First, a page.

Emerald is actually a variation of green beryl, the colour of which appears due to an excess of chromium.
Like emerald, Aquamarine, Heliodorus and Morganite are a variation of beryl (mineral species) with the formula Be3Al2(Si6O18). Hardness of 7.5 – 8 mohs.
The emerald crystallises in the hexagonal system and its green hue varies from medium to dark green, depending on the percentage of chromium oxide (0.1 – 0.3%). A gem containing less than 0.1% chromium oxide is considered to be just green beryl, not an emerald.
There are deposits in different parts of the world, and each region provides emeralds with its own peculiar characteristics.
Their economic value is also labelled, with Colombian emeralds having the highest value.
The first emerald mines appeared in Egypt, but there is no longer any production in that country. It was already commercialised two thousand years before Christ, in Babylon, but it was rare until the Renaissance, when South American deposits were discovered.
Today the emerald is produced mainly in Colombia, Zambia, Zimbabwe, Tanzania, Madagascar and Brazil (Goiás, Bahia and Minas Gerais).
Emeralds are rarer and even more expensive than diamonds, depending on their quality. But they are the rarest of all gems, which is why they often have higher values than diamonds.
The best quality emeralds, with 5 to 8 carats, can be worth up to US$ 5,600 per carat. Gems of the same weight with average quality range from US$ 100 to US$ 580 per carat.
Emeralds have been commercially synthesised since the 1940s. Unlike other minerals, all synthetic stone production is destined for the jewellery industry.
Emerald can be confused with synthetic emerald, chrome-diopside, chromolite, Paraiba tourmaline, tsavorite, demantoid, uvarovite, composite gems, glass, plastic-covered beryl and diopside.
Names of emeralds used on the market
- Colombian – the market name for high-quality emeralds.
- Russian or Siberian – name for the less bluish with more inclusions and lighter colour than Colombian gems.
- brasileira – term sometimes used for light green coloured gems.
- sandawana – term used for deep green gems, usually small in size and with many inclusions.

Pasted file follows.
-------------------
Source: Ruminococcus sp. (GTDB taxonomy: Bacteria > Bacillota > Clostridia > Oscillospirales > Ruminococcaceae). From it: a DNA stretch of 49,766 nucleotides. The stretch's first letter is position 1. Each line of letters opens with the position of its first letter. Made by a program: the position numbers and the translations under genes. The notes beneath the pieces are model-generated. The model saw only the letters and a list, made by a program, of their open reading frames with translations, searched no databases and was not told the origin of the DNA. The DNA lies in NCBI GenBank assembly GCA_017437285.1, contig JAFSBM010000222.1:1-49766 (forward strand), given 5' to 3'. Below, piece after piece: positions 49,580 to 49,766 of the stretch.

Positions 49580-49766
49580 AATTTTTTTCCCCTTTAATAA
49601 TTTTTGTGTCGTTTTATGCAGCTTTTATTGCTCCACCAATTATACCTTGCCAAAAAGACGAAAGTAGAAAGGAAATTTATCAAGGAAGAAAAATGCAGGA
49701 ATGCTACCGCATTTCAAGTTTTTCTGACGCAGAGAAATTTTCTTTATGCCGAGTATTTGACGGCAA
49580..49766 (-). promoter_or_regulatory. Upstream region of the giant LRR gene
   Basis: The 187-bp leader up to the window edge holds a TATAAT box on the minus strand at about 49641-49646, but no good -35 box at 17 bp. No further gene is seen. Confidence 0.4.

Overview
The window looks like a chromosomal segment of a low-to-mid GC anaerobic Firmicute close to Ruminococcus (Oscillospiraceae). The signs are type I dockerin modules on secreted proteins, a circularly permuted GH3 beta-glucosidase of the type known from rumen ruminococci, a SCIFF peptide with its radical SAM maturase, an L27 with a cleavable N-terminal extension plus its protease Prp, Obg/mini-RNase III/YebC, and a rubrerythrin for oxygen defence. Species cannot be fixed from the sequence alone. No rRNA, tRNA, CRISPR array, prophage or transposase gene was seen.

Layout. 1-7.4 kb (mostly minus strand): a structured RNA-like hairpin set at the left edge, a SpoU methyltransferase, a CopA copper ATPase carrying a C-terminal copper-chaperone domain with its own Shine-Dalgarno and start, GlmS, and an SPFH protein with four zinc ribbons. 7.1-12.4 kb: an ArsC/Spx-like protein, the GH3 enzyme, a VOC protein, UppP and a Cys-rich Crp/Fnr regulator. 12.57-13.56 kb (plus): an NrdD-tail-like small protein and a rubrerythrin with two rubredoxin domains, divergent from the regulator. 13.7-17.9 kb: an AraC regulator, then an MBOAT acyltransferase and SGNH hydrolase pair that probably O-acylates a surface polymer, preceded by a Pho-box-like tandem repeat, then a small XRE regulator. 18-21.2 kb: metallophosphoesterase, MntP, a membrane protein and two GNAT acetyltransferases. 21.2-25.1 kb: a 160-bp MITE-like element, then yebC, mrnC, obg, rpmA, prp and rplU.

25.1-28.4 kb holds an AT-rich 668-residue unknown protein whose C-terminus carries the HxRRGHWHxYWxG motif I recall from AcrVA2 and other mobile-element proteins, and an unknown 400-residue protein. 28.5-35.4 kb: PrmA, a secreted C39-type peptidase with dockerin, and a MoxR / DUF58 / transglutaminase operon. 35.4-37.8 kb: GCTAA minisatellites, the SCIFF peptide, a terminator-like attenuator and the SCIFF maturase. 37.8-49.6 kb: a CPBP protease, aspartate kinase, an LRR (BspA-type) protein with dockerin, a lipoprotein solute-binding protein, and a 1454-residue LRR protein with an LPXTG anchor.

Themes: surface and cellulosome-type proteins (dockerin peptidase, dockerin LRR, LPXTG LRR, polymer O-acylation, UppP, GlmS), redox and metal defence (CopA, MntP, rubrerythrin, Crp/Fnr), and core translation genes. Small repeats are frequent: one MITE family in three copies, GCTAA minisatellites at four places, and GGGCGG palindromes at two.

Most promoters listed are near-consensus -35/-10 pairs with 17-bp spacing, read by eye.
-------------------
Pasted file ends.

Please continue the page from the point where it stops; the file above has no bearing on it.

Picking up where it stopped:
- da Zambia – term used for slightly greyish gems.
Possible emerald treatments
- filling fractures or surface cavities with a hardening substance (good stability).
- impregnation – with oils, waxes, resins or colourless plastics, not hardened, in fractures or cavities, to improve appearance (medium to good stability)
- dying – with dye or coloured oil (detection: the dye concentrates in the cracks).
- it is possible to eliminate traces of yellow, if they are due to additional iron content, by heat treatment at temperatures between 400 and 450°C.
Emerald Quality Factors
The gem has many special qualities, but professionals agree that they are above all about colour.
Especially for the standard of green. And knowing how to differentiate between emerald values requires a well-trained eye, as you have to recognise sometimes subtle variations that make it worth more.
There are therefore four factors that make up the quality of the emerald, which are:
From light to very dark green to a very strong bluish green.
The most desirable colours are bluish green to pure green, being well coloured but not dark, as the most valued are the transparent ones.
Its colour is uniform and intense, unmatched by anything else in nature.
And if it has a very yellowish or bluish hue, the stone is a different variety of Beryl, and so its value drops accordingly.
Chromium, vanadium and iron are the trace elements that cause the emerald’s colour. The presence or absence of each and their relative quantities determine the exact colour of an emerald crystal.
From transparent to translucent.
Emeralds contain inclusions that are visible to the eye, without the need for equipment, which is why some traders and consumers understand and accept the presence of inclusions. Clean emeralds are more valuable because they are rarer.
But when inclusions interfere with the transparency and clarity of the stone, it has a negative effect on the trade, and thus drastically reduces its value;
The person cutting must consider the depth of colour, durability and inclusions of the rough when cutting. And mistakes when cutting can cause weight loss, which reduces the value of this jewel.
Emeralds already have significant natural fractures, so the cutter must design the cut to minimise the effect of these fractures on the stone. Another important factor is that emeralds are very fragile, making them vulnerable to damage during the procedure or in careless daily use.
As well as taking care with the type of cut that will be made, as it can change the tone and saturation of the stone, leaving a darker pale stone with a deep cut, or even a less faceted one leaving the stone lighter with a shallow cut.
Quality for quality, the price of an emerald can rise dramatically as the size increases. Therefore, in jewellery shops, prices will vary greatly depending on the carat of the emerald.